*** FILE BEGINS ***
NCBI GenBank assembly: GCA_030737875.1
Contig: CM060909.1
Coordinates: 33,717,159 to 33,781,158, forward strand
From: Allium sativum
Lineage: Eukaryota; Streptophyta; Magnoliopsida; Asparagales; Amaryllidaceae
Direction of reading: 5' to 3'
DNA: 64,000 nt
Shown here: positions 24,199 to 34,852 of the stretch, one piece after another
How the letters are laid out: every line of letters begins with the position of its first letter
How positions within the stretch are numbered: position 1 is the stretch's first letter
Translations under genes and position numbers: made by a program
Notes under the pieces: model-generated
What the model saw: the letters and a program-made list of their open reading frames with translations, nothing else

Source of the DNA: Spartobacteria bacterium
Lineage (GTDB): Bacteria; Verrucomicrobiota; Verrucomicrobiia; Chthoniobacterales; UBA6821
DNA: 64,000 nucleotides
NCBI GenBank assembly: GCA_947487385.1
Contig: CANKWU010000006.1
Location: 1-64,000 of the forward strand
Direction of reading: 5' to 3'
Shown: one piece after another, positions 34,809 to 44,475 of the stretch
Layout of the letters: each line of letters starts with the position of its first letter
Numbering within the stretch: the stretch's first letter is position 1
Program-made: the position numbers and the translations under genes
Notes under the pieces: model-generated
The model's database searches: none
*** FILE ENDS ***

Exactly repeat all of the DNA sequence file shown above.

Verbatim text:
NCBI GenBank assembly: GCA_030737875.1
Contig: CM060909.1
Coordinates: 33,717,159 to 33,781,158, forward strand
From: Allium sativum
Lineage: Eukaryota; Streptophyta; Magnoliopsida; Asparagales; Amaryllidaceae
Direction of reading: 5' to 3'
DNA: 64,000 nt
Shown here: positions 24,199 to 34,852 of the stretch, one piece after another
How the letters are laid out: every line of letters begins with the position of its first letter
How positions within the stretch are numbered: position 1 is the stretch's first letter
Translations under genes and position numbers: made by a program
Notes under the pieces: model-generated
What the model saw: the letters and a program-made list of their open reading frames with translations, nothing else

Source of the DNA: Spartobacteria bacterium
Lineage (GTDB): Bacteria; Verrucomicrobiota; Verrucomicrobiia; Chthoniobacterales; UBA6821
DNA: 64,000 nucleotides
NCBI GenBank assembly: GCA_947487385.1
Contig: CANKWU010000006.1
Location: 1-64,000 of the forward strand
Direction of reading: 5' to 3'
Shown: one piece after another, positions 34,809 to 44,475 of the stretch
Layout of the letters: each line of letters starts with the position of its first letter
Numbering within the stretch: the stretch's first letter is position 1
Program-made: the position numbers and the translations under genes
Notes under the pieces: model-generated
The model's database searches: none